Sunday 16th October is World Food Day 2016, otherwise known as #WFD2016 in the Twittersphere.
World Food Day.
For me, every day is food day. I recently admitted on Twitter that I begin thinking about breakfast at roughly 9pm the night before. Lunch springs into my noggin at about 10 minutes past breakfast time and as for dinner, well, you get the message. When I’m not writing about food, taking photographs of food or making food, I’m invariably
wasting time on the internet reading about food.
Which is why my awareness of World Food day came to pass. There’s an organisation known as the Food and Agriculture Organisation, or FAO for short. Not LMFAO, or ‘For the Attention Of’, but a group formed by the United Nations on 16th October 1945 working with the interests of food and agriculture in an effort to defeat hunger. The words ‘Fiat Panis’ are emblazoned across their logo, not because they are sponsored by the latest little hot hatch from the Italian car conglomerate, but due to it being their Latin motto, meaning “Let there be bread”.
OMG This is Exciting!
I wanted to write about this because it’s an important day to take note of. I struggle writing about these institutions and days, they sound interminably boring, despite the fact they handle existential threats to every single one of us. I’m trying to work out an angle that doesn’t make the plight of starving millions and their access to food sound quite as detached from urban London life as it can often seem. I just want to try and convey how someone like myself sitting in a little flat in East London with his dog can actually make any difference to the world.
The Power of You.
The theme for this year’s World Food Day is the climate, so get out there and change it. Only joking. I know you can’t change the climate, if you could, then every holiday would be a dream. You could step off the plane and select the temperature, humidity and chance of precipitation. Awesome.
But you can’t do that. Climate change is like those coin pusher machines at the seaside arcade. You stick a coin in, nothing happens. 10 people stick coins in and yet, nothing happens. 100 people can stick coins in, etc etc. But eventually, enough people put coins in and things do happen. Climate change also works in the other direction, if people stop putting things in, the coins actually start to come back out, very, very slowly. It’s a cumulative effect. Like living in a democratic society, if one person chooses not to vote then it makes very little difference to the overall outcome of an election. But if a few million people choose to vote in a certain direction, it can have a very big impact.
That’s why climate change is important on an individual level. The smallest, almost imperceptible changes in one person’s lifestyle can actually have an enormous effect when combined with the actions of other people around the world. Just because you didn’t organise your actions directly with those other people, it doesn’t mean that your efforts are worthless. One person making a positive change is all I ask for, because that’s all we are, individuals, it can only happen on an individual level, one person at a time.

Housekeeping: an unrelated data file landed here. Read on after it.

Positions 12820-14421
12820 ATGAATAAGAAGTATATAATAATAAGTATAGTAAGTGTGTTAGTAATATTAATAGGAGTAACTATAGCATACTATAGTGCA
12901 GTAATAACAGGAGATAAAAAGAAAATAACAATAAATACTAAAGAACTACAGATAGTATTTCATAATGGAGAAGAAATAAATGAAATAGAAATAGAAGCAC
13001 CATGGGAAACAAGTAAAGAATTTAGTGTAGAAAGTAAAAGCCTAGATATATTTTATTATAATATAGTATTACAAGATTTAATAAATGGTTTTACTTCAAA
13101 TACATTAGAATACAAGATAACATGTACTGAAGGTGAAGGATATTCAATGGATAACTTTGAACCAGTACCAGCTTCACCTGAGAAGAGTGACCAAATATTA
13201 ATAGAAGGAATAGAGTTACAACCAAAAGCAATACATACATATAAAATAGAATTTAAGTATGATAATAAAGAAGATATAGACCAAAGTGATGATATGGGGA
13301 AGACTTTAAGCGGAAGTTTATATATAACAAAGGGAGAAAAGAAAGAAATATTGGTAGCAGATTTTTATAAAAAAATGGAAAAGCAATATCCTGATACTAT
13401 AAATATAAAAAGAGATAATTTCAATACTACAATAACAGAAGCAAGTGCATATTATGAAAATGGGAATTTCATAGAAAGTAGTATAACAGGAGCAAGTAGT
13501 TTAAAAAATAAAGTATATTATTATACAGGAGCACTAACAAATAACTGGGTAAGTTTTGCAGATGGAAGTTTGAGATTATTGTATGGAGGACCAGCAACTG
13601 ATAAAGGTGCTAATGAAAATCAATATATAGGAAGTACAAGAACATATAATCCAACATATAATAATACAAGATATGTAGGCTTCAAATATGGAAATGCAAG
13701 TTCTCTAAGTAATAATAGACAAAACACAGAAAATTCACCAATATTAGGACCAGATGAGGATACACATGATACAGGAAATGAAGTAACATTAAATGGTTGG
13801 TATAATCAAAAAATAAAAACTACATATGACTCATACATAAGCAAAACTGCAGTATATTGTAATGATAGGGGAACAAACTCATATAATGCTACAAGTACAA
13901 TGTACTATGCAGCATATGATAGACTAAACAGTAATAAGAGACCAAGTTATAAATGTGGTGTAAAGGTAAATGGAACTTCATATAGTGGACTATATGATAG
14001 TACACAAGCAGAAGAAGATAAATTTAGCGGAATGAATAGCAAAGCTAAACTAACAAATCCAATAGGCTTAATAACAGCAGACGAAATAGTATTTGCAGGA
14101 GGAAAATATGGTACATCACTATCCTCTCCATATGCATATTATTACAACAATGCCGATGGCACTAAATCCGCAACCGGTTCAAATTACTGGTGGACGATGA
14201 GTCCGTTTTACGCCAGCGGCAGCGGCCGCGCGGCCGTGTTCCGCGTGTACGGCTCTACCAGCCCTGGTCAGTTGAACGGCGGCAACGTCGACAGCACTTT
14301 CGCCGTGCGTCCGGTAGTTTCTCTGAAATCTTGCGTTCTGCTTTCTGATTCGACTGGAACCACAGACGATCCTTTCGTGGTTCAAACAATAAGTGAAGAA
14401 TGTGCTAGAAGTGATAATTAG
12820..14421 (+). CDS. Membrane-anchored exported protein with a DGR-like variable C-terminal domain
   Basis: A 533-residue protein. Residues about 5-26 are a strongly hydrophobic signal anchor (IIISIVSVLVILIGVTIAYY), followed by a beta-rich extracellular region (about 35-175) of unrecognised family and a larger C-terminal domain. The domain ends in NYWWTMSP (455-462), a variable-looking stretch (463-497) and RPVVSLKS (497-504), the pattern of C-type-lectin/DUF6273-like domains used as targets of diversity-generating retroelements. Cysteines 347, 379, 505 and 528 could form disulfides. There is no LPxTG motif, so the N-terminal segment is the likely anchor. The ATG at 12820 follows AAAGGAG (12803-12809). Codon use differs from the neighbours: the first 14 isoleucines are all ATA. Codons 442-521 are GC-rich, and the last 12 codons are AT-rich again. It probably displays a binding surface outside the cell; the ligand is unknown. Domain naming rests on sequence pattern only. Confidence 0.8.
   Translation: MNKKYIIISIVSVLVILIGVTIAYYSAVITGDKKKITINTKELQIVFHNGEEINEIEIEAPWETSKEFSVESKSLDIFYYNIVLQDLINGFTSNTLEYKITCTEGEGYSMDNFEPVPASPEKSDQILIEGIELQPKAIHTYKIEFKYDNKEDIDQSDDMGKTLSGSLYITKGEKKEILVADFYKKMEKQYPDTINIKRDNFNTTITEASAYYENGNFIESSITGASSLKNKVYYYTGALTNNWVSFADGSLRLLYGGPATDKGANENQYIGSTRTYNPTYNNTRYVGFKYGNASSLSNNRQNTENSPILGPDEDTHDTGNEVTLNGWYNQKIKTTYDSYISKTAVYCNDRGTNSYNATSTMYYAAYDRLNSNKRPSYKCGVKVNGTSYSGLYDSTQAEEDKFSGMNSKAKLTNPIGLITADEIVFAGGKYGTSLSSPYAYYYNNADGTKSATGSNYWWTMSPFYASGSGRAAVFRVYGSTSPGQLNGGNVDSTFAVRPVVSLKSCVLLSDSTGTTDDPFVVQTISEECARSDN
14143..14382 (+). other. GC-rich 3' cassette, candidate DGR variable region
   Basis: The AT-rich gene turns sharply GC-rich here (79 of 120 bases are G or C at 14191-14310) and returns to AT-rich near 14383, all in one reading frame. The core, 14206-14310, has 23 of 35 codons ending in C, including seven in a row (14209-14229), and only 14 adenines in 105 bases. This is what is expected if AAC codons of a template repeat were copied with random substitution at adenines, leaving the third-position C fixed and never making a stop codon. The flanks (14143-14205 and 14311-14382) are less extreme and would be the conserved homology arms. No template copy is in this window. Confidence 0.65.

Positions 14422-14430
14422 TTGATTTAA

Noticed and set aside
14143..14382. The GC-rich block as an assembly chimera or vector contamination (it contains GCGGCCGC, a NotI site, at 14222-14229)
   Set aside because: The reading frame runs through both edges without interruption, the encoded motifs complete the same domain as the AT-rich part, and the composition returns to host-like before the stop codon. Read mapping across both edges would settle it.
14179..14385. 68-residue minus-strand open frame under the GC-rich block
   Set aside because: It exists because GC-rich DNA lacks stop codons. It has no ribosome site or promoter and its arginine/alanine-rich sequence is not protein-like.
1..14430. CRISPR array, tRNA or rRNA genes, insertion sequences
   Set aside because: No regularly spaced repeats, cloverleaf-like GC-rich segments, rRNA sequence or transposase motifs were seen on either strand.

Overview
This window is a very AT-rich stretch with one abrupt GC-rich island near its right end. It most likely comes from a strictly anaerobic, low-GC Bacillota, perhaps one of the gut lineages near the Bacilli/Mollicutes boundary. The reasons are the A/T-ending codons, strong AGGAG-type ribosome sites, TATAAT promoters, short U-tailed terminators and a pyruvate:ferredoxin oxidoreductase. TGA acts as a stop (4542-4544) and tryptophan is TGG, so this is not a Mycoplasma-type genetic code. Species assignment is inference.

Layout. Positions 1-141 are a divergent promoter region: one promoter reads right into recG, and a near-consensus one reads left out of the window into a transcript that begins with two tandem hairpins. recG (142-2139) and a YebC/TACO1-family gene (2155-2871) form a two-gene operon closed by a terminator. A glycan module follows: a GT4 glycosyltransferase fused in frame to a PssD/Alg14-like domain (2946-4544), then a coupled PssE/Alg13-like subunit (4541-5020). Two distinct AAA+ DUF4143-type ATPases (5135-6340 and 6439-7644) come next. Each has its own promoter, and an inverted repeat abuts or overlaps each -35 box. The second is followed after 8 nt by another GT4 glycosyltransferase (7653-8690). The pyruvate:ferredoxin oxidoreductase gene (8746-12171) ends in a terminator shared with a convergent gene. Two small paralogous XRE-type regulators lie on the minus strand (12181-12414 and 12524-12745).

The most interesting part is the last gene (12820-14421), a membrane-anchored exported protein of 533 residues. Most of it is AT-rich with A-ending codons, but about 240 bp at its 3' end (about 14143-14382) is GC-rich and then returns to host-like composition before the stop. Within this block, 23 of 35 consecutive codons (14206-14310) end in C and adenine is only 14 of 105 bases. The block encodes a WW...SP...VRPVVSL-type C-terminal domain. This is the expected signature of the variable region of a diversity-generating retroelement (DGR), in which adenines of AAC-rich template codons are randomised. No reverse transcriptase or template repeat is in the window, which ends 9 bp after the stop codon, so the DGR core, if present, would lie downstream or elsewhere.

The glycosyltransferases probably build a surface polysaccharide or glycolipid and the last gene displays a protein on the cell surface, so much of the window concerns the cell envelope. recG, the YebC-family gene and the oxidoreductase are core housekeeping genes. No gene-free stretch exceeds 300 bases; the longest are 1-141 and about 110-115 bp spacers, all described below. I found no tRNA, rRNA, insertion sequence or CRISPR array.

Fat Cows and Gas.
According to the US Environmental Protection Agency, 24% of greenhouse gases come from agriculture, forestry and other land uses, although this is largely agriculture. Within that figure, cattle will be one of the largest contributors. Beef. Fat steaks or beef carpaccio, either way it’s the biggie when it comes to greenhouse gases. When I was at university I worked out that a human being walking, solely fuelled by energy from steak is more damaging to the environment than driving a car. The figures were pure fag-pack calculations back in 2002, but the essence of the message is that however you look at it, a piece of beef comes with a quite large environmental bill attached.
Here’s What You Can Do.
If you want to actually do something. If you want to take part in World Food Day, there are a couple of very, very simple things you can do. They all save you money as well.
1) Don’t throw away any food. Eat it, freeze it or just don’t buy it in the first place.
2) Eat a little bit less meat. On Sunday, when it’s world food day, just drop the meat. Here’s a few ideas for meals instead:
Sweet Potato and Black Bean Mexican Casserole from Annabel at The Flexitarian
Warm Barley Salad with Chickpeas, Nuts and Dried Fruit from Maryam at The Persian Fusion
Sweet and Spicy Bulgur Bake from some strange man called Gavin at Le Petit Oeuf
That’s it. Nothing that’s going to make your world a horrid, unpleasureable place or challenge your right to freedom of choice. It’s just some simple, little tweaks to how you consider the food you eat. Stop for a moment, question yourself, consider WHY you eat what you eat, make a small change. You might not realise it, but when it comes to climate change and World Food Day, you’re actually very important.